Old Wounds

I don’t know why I thought this time would be different. That’s not true. I do know why I thought it would be different. I thought it had been so long since I went to one that I was far enough away from the hurt of it all. I guess, stupidly, I forgot.

Last weekend, I went to “Uncork the Cure” which is a wine-tasting event to raise money for Cystic Fibrosis. When we stopped doing our event two years ago, this was the event I thought we’d end up supporting since I have a lot of friends that are wine drinkers and it was pretty affordable as opposed to “Chef’s Gala” which is downtown and really expensive. I used to hate “Chef’s Gala” because I thought it was too impersonal. It was like all of Chicago’s “society” people going to it because they were the only ones that could afford to go and that they didn’t necessarily care why they were there. That is a huge judgement made on one comment I overheard the first time I went. Some lady was talking the entire time someone was speaking about their life with CF and she asked her friend, “Why are we here again?” “Chef’s Gala” is now my favorite because it is so impersonal. Plus, I am stuffing my face so I’m not really thinking about why I am there.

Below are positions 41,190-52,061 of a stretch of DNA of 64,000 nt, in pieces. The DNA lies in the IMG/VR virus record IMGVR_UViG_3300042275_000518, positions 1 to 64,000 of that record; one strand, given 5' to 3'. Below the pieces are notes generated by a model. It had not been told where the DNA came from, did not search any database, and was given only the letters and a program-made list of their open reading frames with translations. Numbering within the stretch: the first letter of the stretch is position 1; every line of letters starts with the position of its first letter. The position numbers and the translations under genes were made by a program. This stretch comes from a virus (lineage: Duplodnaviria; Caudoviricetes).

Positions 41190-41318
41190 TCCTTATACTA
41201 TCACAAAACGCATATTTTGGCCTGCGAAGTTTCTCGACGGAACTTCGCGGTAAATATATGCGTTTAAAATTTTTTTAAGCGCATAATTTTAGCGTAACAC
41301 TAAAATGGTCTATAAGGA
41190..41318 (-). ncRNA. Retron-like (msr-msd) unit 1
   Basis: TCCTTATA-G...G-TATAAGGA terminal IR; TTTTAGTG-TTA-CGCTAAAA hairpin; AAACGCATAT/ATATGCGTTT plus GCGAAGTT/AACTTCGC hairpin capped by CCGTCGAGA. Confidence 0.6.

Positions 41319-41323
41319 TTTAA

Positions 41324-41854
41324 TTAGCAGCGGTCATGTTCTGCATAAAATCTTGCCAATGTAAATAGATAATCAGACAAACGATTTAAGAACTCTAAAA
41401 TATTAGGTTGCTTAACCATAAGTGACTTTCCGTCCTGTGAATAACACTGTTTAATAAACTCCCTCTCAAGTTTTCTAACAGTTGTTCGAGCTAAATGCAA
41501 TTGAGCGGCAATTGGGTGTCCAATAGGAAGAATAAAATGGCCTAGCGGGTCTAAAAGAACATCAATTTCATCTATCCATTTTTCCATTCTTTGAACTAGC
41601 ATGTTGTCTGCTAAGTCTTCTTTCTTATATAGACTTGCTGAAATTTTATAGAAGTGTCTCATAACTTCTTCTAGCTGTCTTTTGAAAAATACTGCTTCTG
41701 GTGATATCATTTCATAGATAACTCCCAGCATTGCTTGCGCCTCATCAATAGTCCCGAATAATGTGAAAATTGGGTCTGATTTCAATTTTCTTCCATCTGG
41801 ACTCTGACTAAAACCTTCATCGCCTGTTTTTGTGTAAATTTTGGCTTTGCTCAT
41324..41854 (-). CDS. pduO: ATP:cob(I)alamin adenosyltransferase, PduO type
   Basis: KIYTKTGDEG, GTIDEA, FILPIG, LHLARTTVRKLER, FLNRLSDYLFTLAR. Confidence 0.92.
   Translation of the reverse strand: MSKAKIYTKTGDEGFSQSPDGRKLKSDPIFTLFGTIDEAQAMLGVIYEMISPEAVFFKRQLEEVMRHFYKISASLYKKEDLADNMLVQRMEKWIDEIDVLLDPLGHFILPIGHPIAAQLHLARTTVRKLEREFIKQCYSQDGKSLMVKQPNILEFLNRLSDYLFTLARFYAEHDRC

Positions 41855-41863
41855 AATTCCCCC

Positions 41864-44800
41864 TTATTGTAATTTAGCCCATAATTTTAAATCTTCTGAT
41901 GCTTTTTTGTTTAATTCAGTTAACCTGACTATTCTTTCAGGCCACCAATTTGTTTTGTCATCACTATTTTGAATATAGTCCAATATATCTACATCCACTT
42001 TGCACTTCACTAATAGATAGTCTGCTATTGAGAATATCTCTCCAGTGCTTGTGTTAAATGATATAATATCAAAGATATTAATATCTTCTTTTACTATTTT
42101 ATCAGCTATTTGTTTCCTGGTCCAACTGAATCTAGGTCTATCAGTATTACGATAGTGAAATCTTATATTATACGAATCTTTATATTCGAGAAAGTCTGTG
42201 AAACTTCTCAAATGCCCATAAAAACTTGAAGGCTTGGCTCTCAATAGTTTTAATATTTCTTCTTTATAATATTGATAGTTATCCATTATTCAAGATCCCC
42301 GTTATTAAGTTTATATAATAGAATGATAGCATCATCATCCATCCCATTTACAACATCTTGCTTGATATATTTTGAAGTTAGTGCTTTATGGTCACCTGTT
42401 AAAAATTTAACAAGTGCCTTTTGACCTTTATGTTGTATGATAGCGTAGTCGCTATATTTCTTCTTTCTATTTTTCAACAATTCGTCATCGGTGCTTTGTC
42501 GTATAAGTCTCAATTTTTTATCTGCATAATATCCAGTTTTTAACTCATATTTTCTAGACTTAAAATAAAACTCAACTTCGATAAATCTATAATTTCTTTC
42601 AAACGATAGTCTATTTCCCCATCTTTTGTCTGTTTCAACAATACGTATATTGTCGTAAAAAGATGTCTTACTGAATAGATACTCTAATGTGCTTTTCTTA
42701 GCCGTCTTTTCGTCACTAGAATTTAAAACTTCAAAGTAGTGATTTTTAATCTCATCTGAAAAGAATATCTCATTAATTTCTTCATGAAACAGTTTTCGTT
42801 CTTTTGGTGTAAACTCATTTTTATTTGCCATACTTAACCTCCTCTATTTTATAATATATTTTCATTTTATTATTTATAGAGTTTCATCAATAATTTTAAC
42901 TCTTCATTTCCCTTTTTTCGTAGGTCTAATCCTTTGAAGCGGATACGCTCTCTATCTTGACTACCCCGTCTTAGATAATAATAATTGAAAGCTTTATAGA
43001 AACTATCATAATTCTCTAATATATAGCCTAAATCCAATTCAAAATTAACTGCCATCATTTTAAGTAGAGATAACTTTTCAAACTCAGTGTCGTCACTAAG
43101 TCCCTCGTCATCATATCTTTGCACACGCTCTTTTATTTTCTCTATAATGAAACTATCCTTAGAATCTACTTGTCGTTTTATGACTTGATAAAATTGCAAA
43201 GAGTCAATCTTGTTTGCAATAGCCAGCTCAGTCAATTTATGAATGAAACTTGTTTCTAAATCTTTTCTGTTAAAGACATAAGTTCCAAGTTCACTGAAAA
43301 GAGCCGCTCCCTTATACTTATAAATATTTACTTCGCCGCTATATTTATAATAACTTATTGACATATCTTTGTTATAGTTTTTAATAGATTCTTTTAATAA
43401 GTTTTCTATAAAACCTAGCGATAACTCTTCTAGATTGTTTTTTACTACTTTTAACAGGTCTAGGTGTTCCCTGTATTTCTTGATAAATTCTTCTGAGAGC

Saturday was hard. From the moment I walked in. I was going to relieve myself of the guilt from not doing our event or really anything to raise money for CF. Instead of relieving it, I felt even more guilty. I looked at all the people there ready to donate money and while I have no idea any of their stories or why they were there, they were still there. Why can’t I just let the wound close and move on? Why does it feel like someone is reopening it and rubbing salt in it?